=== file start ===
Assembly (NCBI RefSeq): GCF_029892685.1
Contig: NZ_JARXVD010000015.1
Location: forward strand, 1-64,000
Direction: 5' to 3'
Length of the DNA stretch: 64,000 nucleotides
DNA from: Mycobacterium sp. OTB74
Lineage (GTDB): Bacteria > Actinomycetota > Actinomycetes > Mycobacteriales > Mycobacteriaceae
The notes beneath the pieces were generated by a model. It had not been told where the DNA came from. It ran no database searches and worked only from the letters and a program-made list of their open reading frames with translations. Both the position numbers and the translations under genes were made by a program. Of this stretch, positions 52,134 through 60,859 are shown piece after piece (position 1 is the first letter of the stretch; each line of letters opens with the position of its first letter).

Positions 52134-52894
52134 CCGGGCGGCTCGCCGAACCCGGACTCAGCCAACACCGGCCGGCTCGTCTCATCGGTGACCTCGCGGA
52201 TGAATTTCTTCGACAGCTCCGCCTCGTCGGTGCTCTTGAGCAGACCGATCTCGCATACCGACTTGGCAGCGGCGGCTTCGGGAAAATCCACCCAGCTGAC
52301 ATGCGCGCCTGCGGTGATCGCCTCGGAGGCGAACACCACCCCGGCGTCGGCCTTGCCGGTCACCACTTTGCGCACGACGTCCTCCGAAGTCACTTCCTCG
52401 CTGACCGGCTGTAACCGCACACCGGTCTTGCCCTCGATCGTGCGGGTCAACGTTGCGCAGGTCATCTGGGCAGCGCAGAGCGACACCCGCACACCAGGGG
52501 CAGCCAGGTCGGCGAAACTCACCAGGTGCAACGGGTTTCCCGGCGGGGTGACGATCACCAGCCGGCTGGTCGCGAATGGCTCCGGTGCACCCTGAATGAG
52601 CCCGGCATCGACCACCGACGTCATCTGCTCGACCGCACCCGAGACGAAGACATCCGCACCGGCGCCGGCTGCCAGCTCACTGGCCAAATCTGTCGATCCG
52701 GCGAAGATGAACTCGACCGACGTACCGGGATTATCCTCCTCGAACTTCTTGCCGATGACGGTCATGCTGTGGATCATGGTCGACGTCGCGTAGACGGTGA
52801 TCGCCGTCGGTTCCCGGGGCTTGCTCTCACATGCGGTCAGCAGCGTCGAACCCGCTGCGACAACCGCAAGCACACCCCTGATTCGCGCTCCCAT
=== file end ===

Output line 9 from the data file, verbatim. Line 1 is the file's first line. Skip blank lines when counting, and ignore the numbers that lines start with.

Positions 52134-52894